It’s all about the money

Statewide turnout was down by more than half a million votes compared to 2018. Karp blames a lot of this lack of motivation among Democratic voters in Florida on money.

Tessa Petit, executive director of an immigrants rights group called the Florida Immigrant Coalition, said the electoral arm of her group was pleading with national donors to help them get out the vote. But she and other groups fell millions of dollars short in fundraising.

“The investment went down a lot,” Petit said. “The donors pulled back because I think they kind of — I don’t know maybe they lost faith in the party altogether.”

Four years ago, money was flowing into Florida for groups like the Florida Immigrant Coalition, Petit said. That year, DeSantis won the governor’s race by a mere .04% of the vote.

Petit said this lack of funding is why Miami Dade County in particular saw a 10 percentage point drop in turnout this year compared to the last midterm election. Because of the diversity in the state, she said, it takes a lot of money to get out the vote in communities of color. Petit said this is why national donors should not pick and choose what years to invest here if they want to see results.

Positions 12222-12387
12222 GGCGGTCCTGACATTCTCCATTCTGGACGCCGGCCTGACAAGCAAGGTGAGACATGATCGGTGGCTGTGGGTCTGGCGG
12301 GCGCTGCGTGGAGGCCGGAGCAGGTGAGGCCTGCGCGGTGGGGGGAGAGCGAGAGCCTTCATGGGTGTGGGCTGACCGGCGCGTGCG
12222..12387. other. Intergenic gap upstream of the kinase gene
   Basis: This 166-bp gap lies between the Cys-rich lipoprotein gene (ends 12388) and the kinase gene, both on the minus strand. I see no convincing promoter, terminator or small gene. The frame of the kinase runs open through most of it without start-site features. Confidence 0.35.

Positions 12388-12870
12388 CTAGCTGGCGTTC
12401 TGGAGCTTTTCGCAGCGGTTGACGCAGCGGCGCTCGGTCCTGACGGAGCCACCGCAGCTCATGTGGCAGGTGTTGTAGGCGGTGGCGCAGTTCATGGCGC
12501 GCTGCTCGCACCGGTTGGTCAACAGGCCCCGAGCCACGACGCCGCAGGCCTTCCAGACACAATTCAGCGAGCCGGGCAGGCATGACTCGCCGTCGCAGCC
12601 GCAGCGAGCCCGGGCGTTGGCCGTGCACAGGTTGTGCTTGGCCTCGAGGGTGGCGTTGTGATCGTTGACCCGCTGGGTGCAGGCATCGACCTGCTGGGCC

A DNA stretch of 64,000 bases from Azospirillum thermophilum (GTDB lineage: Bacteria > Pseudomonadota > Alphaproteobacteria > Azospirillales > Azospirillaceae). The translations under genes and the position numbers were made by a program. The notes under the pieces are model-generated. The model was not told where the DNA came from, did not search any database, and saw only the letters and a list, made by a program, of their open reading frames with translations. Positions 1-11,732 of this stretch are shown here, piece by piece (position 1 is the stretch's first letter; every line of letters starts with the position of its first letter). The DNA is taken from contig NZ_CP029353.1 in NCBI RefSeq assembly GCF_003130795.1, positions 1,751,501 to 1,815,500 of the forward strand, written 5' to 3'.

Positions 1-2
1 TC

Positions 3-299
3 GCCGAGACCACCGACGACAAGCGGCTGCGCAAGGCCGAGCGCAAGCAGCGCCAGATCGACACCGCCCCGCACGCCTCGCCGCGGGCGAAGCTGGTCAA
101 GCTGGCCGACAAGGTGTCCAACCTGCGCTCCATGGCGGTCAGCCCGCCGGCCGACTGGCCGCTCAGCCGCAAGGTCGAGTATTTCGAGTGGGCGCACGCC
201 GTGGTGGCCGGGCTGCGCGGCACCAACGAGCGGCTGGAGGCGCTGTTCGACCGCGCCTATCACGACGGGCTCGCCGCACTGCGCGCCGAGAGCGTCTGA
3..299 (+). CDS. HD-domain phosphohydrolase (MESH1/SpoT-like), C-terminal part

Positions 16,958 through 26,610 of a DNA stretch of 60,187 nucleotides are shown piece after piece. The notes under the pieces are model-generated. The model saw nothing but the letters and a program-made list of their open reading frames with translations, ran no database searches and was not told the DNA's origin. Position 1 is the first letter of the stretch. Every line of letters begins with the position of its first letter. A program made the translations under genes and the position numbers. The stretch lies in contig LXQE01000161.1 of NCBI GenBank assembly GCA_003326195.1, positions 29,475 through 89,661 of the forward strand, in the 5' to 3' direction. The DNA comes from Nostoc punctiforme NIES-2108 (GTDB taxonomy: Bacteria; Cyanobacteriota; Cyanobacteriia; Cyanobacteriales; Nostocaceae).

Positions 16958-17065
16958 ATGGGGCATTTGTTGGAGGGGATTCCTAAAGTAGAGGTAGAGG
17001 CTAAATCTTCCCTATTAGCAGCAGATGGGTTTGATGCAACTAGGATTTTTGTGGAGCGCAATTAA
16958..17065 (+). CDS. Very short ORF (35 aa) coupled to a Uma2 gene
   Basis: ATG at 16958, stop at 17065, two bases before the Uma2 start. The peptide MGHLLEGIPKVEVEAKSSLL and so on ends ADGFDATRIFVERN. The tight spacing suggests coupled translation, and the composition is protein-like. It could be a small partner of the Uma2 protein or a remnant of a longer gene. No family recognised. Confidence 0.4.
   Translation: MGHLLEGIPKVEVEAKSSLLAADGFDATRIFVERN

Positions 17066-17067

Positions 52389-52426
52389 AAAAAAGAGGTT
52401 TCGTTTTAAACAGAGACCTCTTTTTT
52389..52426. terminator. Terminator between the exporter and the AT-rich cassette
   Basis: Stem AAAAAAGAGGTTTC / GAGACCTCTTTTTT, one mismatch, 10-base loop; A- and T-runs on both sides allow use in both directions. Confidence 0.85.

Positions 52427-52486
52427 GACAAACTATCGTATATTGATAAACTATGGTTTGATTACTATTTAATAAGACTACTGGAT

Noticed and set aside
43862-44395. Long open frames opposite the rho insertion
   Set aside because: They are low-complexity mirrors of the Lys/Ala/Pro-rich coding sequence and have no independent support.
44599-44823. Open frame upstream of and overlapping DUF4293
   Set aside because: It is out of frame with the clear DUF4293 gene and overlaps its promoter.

“Florida is not a state that you can date,” she said. “You gotta get into a you know — you gotta get into a relationship, a committed relationship with Florida.”

Here’s a couple stat nuggets from Jennifer Borresen’s “DeSantis, Republicans win big: How Florida went from swing state to red state — in visuals” at USA Today: